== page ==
Opinion writer

In her superb New Yorker profile of Ford Foundation president Darren Walker, writer Larissa MacFarquhar tells us about his great uncle Daddy C. The Texan “saw everything in terms of race. He said that white people would never allow a black person to succeed.” This particular passage resonated with me because I had a relative or two give me that same admonition when I was growing up. And every time an African American of some prominence or wealth fell from grace, their slide became another page in the cautionary tale.

Even if we played by the rules and did everything perfectly, “they” were out to get us. “They” were bound to spring their trap at anytime to snatch whatever success was gained to keep that person and the rest of us in check. Whether the ensnared black person (usually a man) was solely responsible for his own misfortune was inconsequential. He was being punished for not knowing his place.

[For many African Americans, there is a deep-rooted suspicion and fear of  “they.”]

As MacFarquhar points out, Walker didn’t buy into that dream-stomping mindset. Neither did I. That’s not to say that I’m not mindful or aware of racism and other forces that hold blacks back. Fighting those forces remains the raison d’etre of the social justice movement. But where I draw the line is circling the wagons around someone in the wrong. Which brings me to Bill Cosby.

The man once known as “America’s dad” was charged with a single count of “aggravated indecent assault” on Dec. 30 for an alleged sexual assault of Andrea Constand, a Temple University employee, at his suburban Philadelphia mansion in 2004. It came months after a 2005 deposition he gave in the civil suit filed by Constand was made public last year. The one where Cosby answered, “Yes,” when asked by his accuser’s lawyer, “When you got the Quaaludes, was it in your mind that you were going to use these Quaaludes for young women that you wanted to have sex with?” This revelation came in the middle of a year-long avalanche of rape and sexual misconduct allegations.

[Bill Cosby raped me. Why did it take 30 years for people to believe my story?]

Despite all of this, there are black folks rallying around Cosby employing the “Daddy C” defense. That’s what rapper Waka Flocka did in a series of tweets on New Year’s Day. “Every time a famous minority make it they throw salt in the game,” he wrote. Flocka also said the allegations against Cosby were “propaganda” and “an organized lie.”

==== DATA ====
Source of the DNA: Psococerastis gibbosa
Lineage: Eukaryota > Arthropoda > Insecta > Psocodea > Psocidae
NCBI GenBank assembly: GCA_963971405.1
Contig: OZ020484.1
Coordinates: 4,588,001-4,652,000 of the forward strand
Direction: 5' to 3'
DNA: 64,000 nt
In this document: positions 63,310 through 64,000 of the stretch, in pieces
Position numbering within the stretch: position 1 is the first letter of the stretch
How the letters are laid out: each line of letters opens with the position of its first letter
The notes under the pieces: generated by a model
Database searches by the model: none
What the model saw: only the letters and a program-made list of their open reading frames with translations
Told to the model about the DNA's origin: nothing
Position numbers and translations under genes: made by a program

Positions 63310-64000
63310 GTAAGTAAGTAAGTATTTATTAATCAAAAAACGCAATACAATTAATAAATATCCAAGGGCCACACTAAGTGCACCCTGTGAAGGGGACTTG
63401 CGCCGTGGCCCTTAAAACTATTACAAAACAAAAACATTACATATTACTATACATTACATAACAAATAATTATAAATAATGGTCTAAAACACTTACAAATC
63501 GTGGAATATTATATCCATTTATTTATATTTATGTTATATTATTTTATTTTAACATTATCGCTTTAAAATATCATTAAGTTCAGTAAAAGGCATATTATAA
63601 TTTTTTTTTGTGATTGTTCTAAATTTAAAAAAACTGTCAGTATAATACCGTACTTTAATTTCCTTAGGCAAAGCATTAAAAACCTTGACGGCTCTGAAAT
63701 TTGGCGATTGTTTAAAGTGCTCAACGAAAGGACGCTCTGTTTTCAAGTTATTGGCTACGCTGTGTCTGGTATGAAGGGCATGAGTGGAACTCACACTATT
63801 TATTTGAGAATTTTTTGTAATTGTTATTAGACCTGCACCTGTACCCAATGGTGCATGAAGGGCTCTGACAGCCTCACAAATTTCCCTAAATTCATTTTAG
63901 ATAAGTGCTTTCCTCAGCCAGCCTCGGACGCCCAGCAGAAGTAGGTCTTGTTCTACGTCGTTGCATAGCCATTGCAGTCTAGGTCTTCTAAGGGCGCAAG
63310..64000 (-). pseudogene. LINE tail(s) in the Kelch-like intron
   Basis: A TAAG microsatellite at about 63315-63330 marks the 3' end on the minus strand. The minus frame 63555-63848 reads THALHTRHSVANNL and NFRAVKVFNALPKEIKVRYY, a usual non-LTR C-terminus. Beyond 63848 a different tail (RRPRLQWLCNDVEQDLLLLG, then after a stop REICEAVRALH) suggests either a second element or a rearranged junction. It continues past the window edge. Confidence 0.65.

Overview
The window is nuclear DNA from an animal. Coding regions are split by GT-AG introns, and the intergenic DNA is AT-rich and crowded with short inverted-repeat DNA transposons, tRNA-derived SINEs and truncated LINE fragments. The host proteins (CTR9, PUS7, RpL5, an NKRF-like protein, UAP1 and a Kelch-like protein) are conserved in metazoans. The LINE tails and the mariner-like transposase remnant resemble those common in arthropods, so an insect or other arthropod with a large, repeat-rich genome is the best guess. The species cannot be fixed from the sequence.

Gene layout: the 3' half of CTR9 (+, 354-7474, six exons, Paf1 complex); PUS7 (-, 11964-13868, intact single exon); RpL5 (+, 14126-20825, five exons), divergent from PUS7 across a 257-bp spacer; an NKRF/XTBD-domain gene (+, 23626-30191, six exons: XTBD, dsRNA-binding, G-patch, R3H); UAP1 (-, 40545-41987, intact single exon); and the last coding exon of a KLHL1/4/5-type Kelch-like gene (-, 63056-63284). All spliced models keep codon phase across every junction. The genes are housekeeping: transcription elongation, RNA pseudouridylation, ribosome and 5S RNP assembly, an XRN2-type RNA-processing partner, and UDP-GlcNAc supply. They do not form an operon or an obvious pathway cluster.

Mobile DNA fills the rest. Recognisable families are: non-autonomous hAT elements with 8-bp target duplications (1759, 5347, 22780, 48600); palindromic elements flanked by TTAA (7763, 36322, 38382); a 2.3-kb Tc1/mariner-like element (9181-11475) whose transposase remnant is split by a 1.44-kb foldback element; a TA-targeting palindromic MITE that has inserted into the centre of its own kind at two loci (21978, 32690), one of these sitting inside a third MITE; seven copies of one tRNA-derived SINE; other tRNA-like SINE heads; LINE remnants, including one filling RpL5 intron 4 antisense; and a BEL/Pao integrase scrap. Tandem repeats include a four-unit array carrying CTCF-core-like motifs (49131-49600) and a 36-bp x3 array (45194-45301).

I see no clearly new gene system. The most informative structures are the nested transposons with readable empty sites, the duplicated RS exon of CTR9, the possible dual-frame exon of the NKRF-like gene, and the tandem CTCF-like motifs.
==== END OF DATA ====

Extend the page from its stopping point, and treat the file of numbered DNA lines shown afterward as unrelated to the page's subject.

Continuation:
Two days earlier, comedian Eddie Griffin came to Cosby’s defense. “There is a systematic effort to destroy every black male entertainer’s image,” he said in an interview with DJ Vlad on Dec. 30. “Nobody leaves this business clean … You’re not going to die clean.” Griffin played the title character in the brilliant 2002 movie “Undercover Brother.” But his Cosby comments are more in line with the character played by comedian Dave Chappelle, “Conspiracy Brother.”

Cosby’s life and career were defined by his incredible work. He made television history in the 1960s as the first African American actor to star in a lead role in “I Spy.”  The characters and lessons imparted by his “Fat Albert and the Cosby Kids” cartoon series were a household staple in the 1970s. Cosby earned his PhD in education from the University of Massachusetts at Amherst by writing his dissertation on that television show. “The Cosby Show” in the 1980s was groundbreaking in that it showed a prosperous, professional African American family worthy of admiration. His $20 million donation to Spelman College in 1988 made Cosby and his wife among the top philanthropists in the nation.

Camille and Bill Cosby. (Larry Morris/The Washington Post)

But we now know that “America’s dad” allegedly had a very dark side. One that allegedly led him to drug and rape or sexually assault nearly 60 women over 40 years. One that he used his wealth and fame to hide.  

Cosby finds his name and reputation in tatters not because he is black. Not because “white people would never allow a black person to succeed.” Not because “they throw salt in the game.” Not because “there is a systematic effort to destroy every black male entertainer’s image.” Cosby is no longer the man he once was or even the man we thought or believed him to be because the morally reprehensible record of alleged misconduct he compiled finally caught up with him.

Neither white people nor the system did this to Cosby. He did this to himself.

Follow Jonathan on Twitter: @Capehartj